Electric cars and windmills are the most complementary products in the green world. Windmills generate a lot more energy at night, as wind picks up when the air cools down. Unfortunately, when you get a lot of wind most people are asleep and the electricity needs to be rerouted elsewhere. Cars are parked at night waiting to get electricity into the batteries - which is a perfect match to the electricity profile of wind generation.
Photo Credit: Quin Garcia, Project Better Place
You can find out a lot more at Project Better Place (I’d recommend viewing the video on the main page, then poking around). Basically they appear to already be beginning implementation in Israel and are starting the process in Denmark.
As stated in this article in Technology Review, there are many more hurdles that have to be overcome in the U.S. as opposed to Israel or Denmark. But, assuming for a moment (and, yes, that’s a huge assumption) that this is actually viable in countries like Israel, Denmark, and many others around the world that have much higher gasoline costs than the U.S. and are much more geographically compact, what does that look like ten or twenty years from now when it’s built out? Is it possible that it’s another shift – that countries that take a longer view than the next election cycle might, just might, find themselves ahead of the game?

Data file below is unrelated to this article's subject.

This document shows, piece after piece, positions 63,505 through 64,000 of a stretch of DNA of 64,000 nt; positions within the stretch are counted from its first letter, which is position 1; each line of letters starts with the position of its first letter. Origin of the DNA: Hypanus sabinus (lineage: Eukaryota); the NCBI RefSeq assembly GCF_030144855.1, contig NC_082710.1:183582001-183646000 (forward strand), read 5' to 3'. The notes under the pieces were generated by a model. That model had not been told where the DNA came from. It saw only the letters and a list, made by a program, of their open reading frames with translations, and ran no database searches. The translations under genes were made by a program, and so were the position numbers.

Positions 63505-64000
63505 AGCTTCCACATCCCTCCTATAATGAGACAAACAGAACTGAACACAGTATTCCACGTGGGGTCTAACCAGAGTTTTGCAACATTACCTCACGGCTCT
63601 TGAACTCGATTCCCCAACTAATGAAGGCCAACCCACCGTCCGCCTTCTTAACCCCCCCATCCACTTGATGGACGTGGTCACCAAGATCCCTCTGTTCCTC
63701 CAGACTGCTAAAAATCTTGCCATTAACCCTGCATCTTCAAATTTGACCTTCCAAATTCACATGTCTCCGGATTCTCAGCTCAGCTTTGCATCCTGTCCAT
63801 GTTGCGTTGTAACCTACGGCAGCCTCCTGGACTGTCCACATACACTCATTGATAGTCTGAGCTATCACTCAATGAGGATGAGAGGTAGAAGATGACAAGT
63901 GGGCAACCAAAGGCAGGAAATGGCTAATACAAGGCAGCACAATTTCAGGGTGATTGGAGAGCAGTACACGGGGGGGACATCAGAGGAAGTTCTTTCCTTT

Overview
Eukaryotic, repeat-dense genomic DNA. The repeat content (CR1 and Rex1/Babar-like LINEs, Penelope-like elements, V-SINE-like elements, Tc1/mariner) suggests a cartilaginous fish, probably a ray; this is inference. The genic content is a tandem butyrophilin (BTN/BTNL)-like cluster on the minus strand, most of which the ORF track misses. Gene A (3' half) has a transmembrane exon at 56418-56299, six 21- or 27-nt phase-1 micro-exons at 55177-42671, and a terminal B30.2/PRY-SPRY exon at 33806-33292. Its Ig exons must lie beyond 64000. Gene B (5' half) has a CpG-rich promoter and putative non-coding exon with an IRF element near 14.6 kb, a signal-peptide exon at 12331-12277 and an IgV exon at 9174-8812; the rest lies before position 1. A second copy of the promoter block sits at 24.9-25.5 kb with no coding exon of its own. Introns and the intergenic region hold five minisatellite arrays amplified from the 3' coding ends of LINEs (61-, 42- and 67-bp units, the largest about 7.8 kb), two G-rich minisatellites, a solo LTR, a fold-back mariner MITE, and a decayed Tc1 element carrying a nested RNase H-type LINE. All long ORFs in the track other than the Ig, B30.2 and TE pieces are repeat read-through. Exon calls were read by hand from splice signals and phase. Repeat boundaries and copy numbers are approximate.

I don’t know enough to evaluate the science or the economics of this, but there are a lot of smart folks (and at least a couple of countries) putting a lot of money behind this, and Renault-Nissan already has a prototype car using the technology, so I think it’s perhaps not as far-fetched as it seems to be at first glance. And you gotta love a company that is talking about selling cars on a subscription model (you contract to pay for a set number of miles over a period of time) – conceivably with a six-year agreement the car could be free.
Yes, this is mostly off-topic for this blog, but sometimes you just need a little hope.
Update 4-1-08: Interesting, the main page of the Project Better Place website has a "latest news" feature that links to stories on the web about their project. I assumed that their webmaster chose articles of interest to place there, but as of this writing this post is linked from that page. That makes me think it's being automatically generated from a search set up to look for links to their site. If so, that's pretty gutsy, since there would be no control over whether the article was favorable or even interesting. If it's not automatic, then I guess I should say thanks. In either case (but particularly the first one), it raises my opinion of them that they are being that transparent.